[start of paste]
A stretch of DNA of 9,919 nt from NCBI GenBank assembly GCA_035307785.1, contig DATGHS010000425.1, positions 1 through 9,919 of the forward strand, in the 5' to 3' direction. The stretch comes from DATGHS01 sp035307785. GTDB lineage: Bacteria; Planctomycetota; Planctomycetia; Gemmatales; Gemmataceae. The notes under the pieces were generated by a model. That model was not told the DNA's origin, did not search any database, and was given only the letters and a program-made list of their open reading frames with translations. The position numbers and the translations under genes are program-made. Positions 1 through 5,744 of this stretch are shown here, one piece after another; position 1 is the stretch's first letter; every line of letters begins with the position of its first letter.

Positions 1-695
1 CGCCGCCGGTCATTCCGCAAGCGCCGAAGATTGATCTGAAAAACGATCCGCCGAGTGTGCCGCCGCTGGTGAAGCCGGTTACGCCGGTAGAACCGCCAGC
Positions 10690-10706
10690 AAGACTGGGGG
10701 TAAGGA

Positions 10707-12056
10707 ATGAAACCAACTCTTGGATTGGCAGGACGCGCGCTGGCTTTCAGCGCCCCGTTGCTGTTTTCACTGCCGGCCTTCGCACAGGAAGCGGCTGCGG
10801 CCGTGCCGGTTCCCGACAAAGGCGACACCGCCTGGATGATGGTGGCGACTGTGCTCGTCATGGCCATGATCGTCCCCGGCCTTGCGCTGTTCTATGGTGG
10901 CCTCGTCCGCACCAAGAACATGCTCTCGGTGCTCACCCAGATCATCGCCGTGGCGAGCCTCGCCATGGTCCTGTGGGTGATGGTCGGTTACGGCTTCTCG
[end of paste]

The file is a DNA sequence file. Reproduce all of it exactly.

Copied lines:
A stretch of DNA of 9,919 nt from NCBI GenBank assembly GCA_035307785.1, contig DATGHS010000425.1, positions 1 through 9,919 of the forward strand, in the 5' to 3' direction. The stretch comes from DATGHS01 sp035307785. GTDB lineage: Bacteria; Planctomycetota; Planctomycetia; Gemmatales; Gemmataceae. The notes under the pieces were generated by a model. That model was not told the DNA's origin, did not search any database, and was given only the letters and a program-made list of their open reading frames with translations. The position numbers and the translations under genes are program-made. Positions 1 through 5,744 of this stretch are shown here, one piece after another; position 1 is the stretch's first letter; every line of letters begins with the position of its first letter.

Positions 1-695
1 CGCCGCCGGTCATTCCGCAAGCGCCGAAGATTGATCTGAAAAACGATCCGCCGAGTGTGCCGCCGCTGGTGAAGCCGGTTACGCCGGTAGAACCGCCAGC
Positions 10690-10706
10690 AAGACTGGGGG
10701 TAAGGA

Positions 10707-12056
10707 ATGAAACCAACTCTTGGATTGGCAGGACGCGCGCTGGCTTTCAGCGCCCCGTTGCTGTTTTCACTGCCGGCCTTCGCACAGGAAGCGGCTGCGG
10801 CCGTGCCGGTTCCCGACAAAGGCGACACCGCCTGGATGATGGTGGCGACTGTGCTCGTCATGGCCATGATCGTCCCCGGCCTTGCGCTGTTCTATGGTGG
10901 CCTCGTCCGCACCAAGAACATGCTCTCGGTGCTCACCCAGATCATCGCCGTGGCGAGCCTCGCCATGGTCCTGTGGGTGATGGTCGGTTACGGCTTCTCG